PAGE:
Accessibility navigation

The potential impact of upper stratospheric measurements on sub-seasonal forecasts in the extra-tropics

Lee, C., Smets, P., Charlton-Perez, A., Evers, L., Harrison, G. ORCID: and Marlton, G. (2018) The potential impact of upper stratospheric measurements on sub-seasonal forecasts in the extra-tropics. In: Le Pichon, A., Blanc, E. and Hauchecorne, A. (eds.) Infrasound Monitoring for Atmospheric Studies. Challenges in Atmosphere Dynamics and Societal Benefits. Springer, Cham, Switzerland, pp. 889-907. ISBN 9783319751382

Full text not archived in this repository.

It is advisable to refer to the publisher's version if you intend to cite from this work. See Guidance on citing.

To link to this item DOI: 10.1007/978-3-319-75140-5_29


This chapter examines the potential improvements in tropospheric weather forecasts that might arise from an enhanced representation of the upper stratospheric state. First, the chapter reviews current operational practice regarding observation of the atmosphere and the relative paucity of observations in the altitude range 40–70 km. Then, we describe some idealised model calculations to quantify the potential gain in skill available from improved monitoring in this region. The idealised model experiments use a relaxation technique with the Hadley Centre General Environment Model, to assess the potential gain in skill from observations both of the whole stratosphere and the upper stratosphere. At weather forecasting timescales (up to forecast day 30), better knowledge of the stratosphere, close to the onset of a sudden stratospheric warming, improves forecasts of the tropospheric northern annular mode. Whole-stratosphere information significantly improved average surface temperature anomalies over northern North America, whilst upper stratosphere information improved anomalies over Central Siberia. These results suggest any new observational technique which can contribute to monitoring of the 40–70 km region would likely benefit tropospheric forecast skill during wintertime.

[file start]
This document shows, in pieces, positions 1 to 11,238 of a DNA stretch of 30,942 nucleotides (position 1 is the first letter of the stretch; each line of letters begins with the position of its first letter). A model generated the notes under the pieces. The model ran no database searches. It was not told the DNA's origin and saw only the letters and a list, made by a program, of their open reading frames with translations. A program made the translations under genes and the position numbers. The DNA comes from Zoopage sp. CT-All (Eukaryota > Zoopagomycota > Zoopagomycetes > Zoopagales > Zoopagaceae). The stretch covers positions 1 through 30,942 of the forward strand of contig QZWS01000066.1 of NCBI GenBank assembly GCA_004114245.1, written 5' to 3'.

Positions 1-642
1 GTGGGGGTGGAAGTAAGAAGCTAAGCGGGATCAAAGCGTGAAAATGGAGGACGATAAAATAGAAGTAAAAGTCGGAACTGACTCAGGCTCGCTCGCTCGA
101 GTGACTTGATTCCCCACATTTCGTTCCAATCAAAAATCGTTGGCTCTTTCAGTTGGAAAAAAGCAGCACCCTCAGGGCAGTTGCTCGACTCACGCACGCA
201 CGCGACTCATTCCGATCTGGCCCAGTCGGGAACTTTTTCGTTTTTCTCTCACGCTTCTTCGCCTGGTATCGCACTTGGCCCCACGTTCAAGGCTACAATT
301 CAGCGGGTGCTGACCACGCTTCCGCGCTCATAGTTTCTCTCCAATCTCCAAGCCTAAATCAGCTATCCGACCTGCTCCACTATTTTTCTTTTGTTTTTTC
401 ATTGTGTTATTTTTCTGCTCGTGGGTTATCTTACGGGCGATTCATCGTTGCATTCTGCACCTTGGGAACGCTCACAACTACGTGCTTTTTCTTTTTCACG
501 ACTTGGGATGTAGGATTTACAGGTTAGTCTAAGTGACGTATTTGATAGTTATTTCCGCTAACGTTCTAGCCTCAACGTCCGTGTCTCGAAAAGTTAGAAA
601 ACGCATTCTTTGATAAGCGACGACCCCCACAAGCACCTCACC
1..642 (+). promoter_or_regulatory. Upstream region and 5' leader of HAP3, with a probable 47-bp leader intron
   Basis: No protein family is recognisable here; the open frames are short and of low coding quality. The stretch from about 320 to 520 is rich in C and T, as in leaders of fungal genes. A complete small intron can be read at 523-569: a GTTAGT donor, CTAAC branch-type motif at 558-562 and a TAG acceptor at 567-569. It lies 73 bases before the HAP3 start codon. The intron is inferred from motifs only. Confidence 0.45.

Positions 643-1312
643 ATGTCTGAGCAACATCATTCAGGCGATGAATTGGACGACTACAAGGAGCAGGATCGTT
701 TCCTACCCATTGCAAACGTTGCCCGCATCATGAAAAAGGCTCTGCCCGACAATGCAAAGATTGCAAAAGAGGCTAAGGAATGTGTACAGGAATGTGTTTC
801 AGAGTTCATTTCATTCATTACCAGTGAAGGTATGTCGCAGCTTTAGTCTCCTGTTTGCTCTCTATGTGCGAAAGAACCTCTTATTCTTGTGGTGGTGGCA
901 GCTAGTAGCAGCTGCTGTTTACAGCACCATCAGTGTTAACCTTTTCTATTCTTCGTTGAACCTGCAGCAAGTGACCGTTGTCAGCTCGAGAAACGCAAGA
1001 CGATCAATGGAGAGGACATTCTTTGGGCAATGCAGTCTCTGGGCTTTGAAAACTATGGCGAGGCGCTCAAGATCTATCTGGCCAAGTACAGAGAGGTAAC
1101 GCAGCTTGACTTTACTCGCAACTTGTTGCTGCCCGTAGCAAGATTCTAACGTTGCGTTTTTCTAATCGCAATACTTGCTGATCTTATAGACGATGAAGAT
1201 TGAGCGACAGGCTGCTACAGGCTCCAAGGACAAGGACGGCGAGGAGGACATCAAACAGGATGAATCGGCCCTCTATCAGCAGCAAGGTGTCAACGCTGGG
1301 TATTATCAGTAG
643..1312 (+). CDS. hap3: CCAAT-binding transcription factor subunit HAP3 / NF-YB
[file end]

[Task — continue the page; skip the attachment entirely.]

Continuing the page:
Item Type:Book or Report Section
Divisions:Science > School of Mathematical, Physical and Computational Sciences > Department of Meteorology
ID Code:84709

University Staff: Request a correction | Centaur Editors: Update this record

Page navigation